The recently dubbed "Artist of the Decade" opened up to British Vogue about her body image struggles and finally being able to forgo societal pressures to be thin.
Taylor Swift
Credit: Patrick McMahon/Getty Images

Taylor Swift just beat out Michael Jackson for winning the most American Music Awards last month—being honored with the title of "Artist of the Decade," but that hasn't come without a fight. Swift has been involved in her fair share of controversies—be it with rapper Kanye West, an ex-celebrity bestie or, most recently, with her former record label for the rights to her music. But as her 30th birthday approaches next week, Swift is excited for a new decade that is less about seeking the approval of others and more about self-acceptance and contentment.

Swift recently sat down with Edward Enninful, British Vogue's editor in chief, where she opened up about her hopes for the next decade of her life. She was candid about her struggle with finding her identity growing up in the spotlight and wants to continue to move forward with self-acceptance in the new year.

"I've heard really great things about your thirties," Swift says. "Feeling a bit more secure—a bit. My twenties were really fun, but I also sort of equate my twenties with walking into a costume shop and trying on all these different costumes and then walking out of the costume shop in my regular outfit thinking I'm cool with who I am."

Swift specifically spoke to struggles with her weight, which she has just recently opened up about this year.

"One thing I'm going into my thirties really stoked about is that I now can really recognize and diagnose the toxic messages being sent to me by society, by culture, about my body." she says. "I'm a woman—I'm not a coat hanger. I need to feel healthy in life and need to take pleasure in food, and I need to not use my body as an exercise of control when I feel out of control in my life."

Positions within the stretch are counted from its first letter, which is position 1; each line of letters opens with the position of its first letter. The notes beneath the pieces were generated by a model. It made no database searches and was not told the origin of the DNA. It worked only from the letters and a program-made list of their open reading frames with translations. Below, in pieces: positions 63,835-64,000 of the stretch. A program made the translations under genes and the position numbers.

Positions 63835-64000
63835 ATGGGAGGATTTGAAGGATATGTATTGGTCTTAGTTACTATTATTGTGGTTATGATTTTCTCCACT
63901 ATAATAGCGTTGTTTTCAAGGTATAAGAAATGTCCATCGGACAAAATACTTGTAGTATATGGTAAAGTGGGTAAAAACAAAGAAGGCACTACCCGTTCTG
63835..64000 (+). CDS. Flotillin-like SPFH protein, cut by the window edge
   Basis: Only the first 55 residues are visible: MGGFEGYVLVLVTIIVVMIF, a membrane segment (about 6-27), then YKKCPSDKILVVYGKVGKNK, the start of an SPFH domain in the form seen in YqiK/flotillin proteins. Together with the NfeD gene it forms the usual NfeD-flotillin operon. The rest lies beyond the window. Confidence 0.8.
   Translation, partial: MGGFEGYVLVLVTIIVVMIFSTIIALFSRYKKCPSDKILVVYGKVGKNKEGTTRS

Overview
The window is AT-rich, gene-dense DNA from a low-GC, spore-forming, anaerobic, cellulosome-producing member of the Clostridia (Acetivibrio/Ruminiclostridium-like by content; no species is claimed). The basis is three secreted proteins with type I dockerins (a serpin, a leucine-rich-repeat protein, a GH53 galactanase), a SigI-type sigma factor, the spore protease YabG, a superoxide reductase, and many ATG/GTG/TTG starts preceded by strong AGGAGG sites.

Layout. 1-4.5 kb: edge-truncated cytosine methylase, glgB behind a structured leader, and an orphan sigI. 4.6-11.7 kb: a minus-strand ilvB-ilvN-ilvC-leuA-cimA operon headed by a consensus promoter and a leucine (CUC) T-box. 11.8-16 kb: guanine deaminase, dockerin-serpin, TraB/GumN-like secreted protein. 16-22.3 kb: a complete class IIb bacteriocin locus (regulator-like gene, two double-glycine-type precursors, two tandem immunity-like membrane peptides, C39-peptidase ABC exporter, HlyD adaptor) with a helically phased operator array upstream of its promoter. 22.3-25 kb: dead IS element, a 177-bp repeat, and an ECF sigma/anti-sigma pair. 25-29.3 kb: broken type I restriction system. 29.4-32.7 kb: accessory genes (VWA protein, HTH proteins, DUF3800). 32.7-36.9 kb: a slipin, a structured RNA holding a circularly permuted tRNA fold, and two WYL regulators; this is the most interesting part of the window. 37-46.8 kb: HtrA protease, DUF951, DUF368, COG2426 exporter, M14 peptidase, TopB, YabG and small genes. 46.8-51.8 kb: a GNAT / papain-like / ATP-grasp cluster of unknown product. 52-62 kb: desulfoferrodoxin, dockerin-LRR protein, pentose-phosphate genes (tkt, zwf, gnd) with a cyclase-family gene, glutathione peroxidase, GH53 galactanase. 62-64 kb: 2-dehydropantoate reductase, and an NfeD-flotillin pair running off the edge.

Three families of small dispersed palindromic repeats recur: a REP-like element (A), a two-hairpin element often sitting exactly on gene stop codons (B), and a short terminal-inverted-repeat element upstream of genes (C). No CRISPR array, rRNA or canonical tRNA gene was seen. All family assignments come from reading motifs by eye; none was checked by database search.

Earlier this year, Swift wrote an op-ed for Elle, where she said the 30 most important lessons she's learned on the cusp of her 30th birthday. One of the top lessons was learning to stop hating her body.

"I worked hard to retrain my brain that a little extra weight means curves, shinier hair and more energy," Swift writes. "I think a lot of us push the boundaries of dieting, but taking it too far can be really dangerous. There is no quick fix. I work on accepting my body every day."

For Swift, her personal journey to body positivity has required her sitting back from social media for awhile. Even today, her 123 million followers can't comment on her photos, for the sake of her mental health. She has also sought out more positive accounts to follow, and turns to Jameela Jamil's quotes on normal body weight and health when she's "feeling stressy."

If you're struggling with your body image, it may be worth taking inventory of some of the accounts you follow—and whether they impact your mental health positively or negatively. Additionally, it's never a bad idea to diversify your following—seeking out body positivity advocates, influencers with varied body types and accounts that are geared towards other things you love, like travel photography or corgis.